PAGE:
Changes in APD90 (panel A), CaTD80 (panel B), systolic and diastolic [Ca2+]i (panels C and D), rise time of CaT (panel E) and SR Ca2+systolic load (panel F) with the ionic parameters labeled. Axis x represents the simulation conditions; for ‘‘HF basic” the remodeling of the basic HF model is considered, for ‘‘No change” the labeled parameter is unchanged as it is in the ORdmm model, for ‘‘50% HF” the HF condition is reduced by 50% in the labeled parameter and for ‘‘150% HF” the HF condition is increased by 50%. The star represents the value of the indicator under simulated normal conditions.

Interestingly, JSERCA is the major contributor to most of the EP properties related to Ca2+ dynamics (Fig 3). It can be seen in Fig 4 that the SERCA “no change” condition is able to restore these indicators to their normal values, despite EP remodeling in other parameters due to HF. Fig 5 shows the changes in CaT morphology due to SERCA remodeling in HF; a considerable recovery can be obtained by simply restoring the SR Ca2+ uptake function. CaTD shows a negative sensitivity to SERCA and the duration is increased with the inhibition of the pump during HF (Fig 4B, dashed green line). The other ionic parameters with an effect on CaTD are far from the influence of JSERCA. For instance, although the reduction of INaK (dashed red line) has a positive dependence and could help to reduce the duration, the sensitivity value is small. Thus, restoring JSERCA to its normal value would restore the CaTD value of non-failing myocytes (around 400 ms). The CaTD30 sensitivities show a similar tendency to the CaTD80 sensitivities in all the parameters but the values are higher.

Fig 5. Effect of JSERCA remodeling in HF on CaTs.

Normal (N) vs failing (HF) conditions varying JSERCA from the original value in the ORdmm model (no change) to 150% of its value in HF.

Another important characteristic of Ca2+ dynamics is the rise time (t10-90). The SERCA pump is the strongest modulator of t10-90. As shown in Fig 3, Jleak and Krel,Ca also affect t10-90, although to a lesser extent than SERCA. Both parameters are related with Ca2+ extrusion from the SR, in the cytosol and the subspace, respectively. Indeed Krel,Ca is the sensitivity of Jrel to [Ca2+]JSR, meaning that a reduction of Krel,Ca leads to a higher release through RyRs. In general, HF conditions slow down the CaT rise, but reduced Krel,Ca helps to accelerate it (Fig 4E, solid red line). The high impact of the abnormal SERCA function, increasing t10-90, is one of the major problems in HF, and the enhancement of INCX (dotted blue line) contributes to a slow rise in CaT, although to a lesser extent.

[Ca2+] in all cell compartments is strongly modulated by the reduced JSERCA in HF. Specifically, systolic [Ca2+]i values decrease when SERCA activity is reduced (Fig 4C), while diastolic concentrations increase (Fig 4D). The influence of INCX (dotted blue line) enhancement is also important and contributes to a general reduction of [Ca2+]i. Reduced INaK (dashed red line) also leads to higher systolic Ca2+. Diastolic values are also sensitive to changes in Jleak and Krel,Ca (dashed blue and solid red lines, respectively). In the subspace, the sensitivity of [Ca2+] to ionic parameters is similar to the sensitivity in the cytoplasm, but with higher sensitivity values of the systolic Ca2+ peak (see rows 8 and 9 in Fig 3).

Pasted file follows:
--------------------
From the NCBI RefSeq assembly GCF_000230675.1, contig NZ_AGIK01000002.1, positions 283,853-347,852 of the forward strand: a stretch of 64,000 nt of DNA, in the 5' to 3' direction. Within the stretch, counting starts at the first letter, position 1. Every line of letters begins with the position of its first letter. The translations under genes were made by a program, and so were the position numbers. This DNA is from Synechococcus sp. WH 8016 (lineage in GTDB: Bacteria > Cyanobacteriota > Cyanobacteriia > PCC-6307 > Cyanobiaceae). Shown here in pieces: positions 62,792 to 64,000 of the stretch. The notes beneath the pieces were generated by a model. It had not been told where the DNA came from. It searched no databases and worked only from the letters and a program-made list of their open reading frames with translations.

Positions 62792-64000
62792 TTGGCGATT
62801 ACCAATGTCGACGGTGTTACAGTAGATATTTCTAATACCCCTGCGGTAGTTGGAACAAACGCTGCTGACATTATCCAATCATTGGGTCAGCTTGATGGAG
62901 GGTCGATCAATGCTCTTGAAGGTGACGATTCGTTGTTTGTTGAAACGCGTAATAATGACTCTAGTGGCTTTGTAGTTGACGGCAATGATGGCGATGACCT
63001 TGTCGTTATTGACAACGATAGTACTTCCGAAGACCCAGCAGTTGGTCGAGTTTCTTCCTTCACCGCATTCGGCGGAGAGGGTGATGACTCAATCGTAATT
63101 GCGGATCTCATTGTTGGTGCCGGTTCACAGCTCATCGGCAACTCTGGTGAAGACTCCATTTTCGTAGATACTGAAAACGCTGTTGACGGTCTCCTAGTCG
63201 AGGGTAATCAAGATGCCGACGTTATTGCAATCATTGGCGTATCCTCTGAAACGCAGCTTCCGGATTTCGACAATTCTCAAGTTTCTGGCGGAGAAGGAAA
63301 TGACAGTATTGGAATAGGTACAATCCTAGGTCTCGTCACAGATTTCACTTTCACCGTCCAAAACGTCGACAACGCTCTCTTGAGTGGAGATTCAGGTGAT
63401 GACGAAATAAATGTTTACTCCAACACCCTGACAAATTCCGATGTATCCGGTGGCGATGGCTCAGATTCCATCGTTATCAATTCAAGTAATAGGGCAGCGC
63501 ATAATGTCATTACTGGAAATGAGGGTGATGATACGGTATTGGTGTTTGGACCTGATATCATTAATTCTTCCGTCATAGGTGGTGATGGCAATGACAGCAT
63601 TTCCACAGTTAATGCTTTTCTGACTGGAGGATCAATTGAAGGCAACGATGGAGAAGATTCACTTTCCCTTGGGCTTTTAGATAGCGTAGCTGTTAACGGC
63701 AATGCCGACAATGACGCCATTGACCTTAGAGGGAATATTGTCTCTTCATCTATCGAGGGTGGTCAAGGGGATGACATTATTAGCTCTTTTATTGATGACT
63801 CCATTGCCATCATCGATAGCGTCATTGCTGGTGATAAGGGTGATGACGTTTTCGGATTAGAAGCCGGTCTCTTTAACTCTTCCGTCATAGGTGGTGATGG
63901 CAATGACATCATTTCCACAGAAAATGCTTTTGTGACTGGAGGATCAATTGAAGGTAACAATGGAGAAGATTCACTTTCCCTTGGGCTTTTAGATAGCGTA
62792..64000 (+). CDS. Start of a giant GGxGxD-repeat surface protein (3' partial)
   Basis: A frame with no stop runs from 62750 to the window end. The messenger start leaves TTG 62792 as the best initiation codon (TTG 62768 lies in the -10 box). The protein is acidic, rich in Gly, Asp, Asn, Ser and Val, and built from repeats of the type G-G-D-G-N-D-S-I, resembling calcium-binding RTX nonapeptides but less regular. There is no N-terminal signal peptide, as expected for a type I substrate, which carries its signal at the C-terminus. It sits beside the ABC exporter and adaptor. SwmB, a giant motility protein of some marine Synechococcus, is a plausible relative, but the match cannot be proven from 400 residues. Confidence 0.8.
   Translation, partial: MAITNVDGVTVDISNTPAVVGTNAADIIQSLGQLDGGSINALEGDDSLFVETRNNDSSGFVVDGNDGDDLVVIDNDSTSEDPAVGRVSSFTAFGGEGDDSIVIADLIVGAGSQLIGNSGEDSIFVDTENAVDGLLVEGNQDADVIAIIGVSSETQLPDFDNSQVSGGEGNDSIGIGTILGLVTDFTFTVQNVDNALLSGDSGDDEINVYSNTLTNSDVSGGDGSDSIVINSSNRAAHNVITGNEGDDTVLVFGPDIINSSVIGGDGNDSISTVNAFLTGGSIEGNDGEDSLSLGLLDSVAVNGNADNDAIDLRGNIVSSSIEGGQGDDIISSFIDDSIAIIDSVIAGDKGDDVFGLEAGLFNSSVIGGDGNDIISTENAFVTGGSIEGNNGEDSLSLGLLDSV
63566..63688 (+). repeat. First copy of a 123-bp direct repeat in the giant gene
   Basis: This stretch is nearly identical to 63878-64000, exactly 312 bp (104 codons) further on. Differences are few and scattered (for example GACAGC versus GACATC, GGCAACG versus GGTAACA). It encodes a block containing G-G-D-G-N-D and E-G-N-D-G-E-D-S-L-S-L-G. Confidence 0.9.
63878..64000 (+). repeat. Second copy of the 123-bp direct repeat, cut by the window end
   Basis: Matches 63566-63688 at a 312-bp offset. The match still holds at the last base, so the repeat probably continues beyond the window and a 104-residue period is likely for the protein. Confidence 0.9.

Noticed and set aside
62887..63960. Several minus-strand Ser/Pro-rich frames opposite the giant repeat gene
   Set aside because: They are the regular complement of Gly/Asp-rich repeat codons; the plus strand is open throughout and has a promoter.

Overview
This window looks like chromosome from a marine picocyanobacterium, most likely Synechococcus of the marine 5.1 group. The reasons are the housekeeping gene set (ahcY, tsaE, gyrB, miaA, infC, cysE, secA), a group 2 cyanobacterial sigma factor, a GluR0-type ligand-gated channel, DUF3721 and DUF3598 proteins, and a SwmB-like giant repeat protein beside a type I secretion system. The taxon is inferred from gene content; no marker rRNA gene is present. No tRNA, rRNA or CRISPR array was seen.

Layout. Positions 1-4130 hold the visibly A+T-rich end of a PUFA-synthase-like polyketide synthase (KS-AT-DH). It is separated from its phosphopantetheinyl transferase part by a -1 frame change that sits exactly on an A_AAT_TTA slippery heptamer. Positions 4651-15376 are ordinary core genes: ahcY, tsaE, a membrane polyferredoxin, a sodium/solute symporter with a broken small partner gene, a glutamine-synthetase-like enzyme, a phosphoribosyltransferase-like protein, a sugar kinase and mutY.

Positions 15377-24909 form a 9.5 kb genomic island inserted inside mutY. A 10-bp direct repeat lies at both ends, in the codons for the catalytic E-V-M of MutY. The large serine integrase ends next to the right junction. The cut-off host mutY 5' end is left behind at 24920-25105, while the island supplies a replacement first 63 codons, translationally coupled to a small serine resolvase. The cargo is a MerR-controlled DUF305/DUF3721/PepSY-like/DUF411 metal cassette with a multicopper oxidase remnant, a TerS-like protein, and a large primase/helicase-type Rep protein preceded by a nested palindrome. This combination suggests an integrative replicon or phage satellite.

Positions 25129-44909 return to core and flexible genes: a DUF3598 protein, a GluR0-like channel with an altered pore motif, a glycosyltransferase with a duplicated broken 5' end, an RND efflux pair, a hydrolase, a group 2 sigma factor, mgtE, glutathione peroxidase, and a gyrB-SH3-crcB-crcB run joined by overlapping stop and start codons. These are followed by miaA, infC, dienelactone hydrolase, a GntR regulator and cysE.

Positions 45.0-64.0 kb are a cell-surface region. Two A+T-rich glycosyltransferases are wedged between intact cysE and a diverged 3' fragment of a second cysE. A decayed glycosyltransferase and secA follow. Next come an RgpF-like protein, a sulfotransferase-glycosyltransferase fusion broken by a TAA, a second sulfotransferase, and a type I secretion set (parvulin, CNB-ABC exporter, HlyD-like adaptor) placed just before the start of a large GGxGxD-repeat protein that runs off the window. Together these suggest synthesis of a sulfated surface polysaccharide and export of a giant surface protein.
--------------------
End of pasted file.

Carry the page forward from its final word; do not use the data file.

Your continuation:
As the SR Ca2+ load is altered in HF and contributes to CaT changes, Ca2+ concentrations during an AP in this compartment were also analyzed. Both the junction and the network compartments have similar sensitivities to EP remodeling changes. In fact, JSERCA (dashed green line) remains the most important factor in modulating SR Ca2+ load, followed by Jleak, Krel,Ca, and INCX (Fig 4F). Exceptionally, it can be seen that in the JSR, Krel,Ca is the main parameter that affects systolic concentration, closely followed by JSERCA (see row 10 in Fig 3). The negative effect of JSERCA on systolic [Ca2+]JSR is because of the smaller gradient between intracellular and SR [Ca2+], leading to lower Jrel. Consequently, the systolic [Ca2+]JSR minimum peak is less marked and the value becomes more positive as SERCA activity decreases.

The [Na+]i analysis shows high dependence on INaK in an inverse mode, as expected (Fig 3, last row), while the sensitivity of the rest of the parameters is less than 10%.

Sensitivity of the normal and the HF model to potential effects of drugs

Fig 6 summarizes the results of the sensitivity analyses of AP and Ca2+ indicators to the same ionic modulation, simulating potential effects of pharmacological treatments in normal and failing conditions, showing the relative sensitivities on a color scale. The differences between the two models are indicated by the colors as well as by the different maximal sensitivities.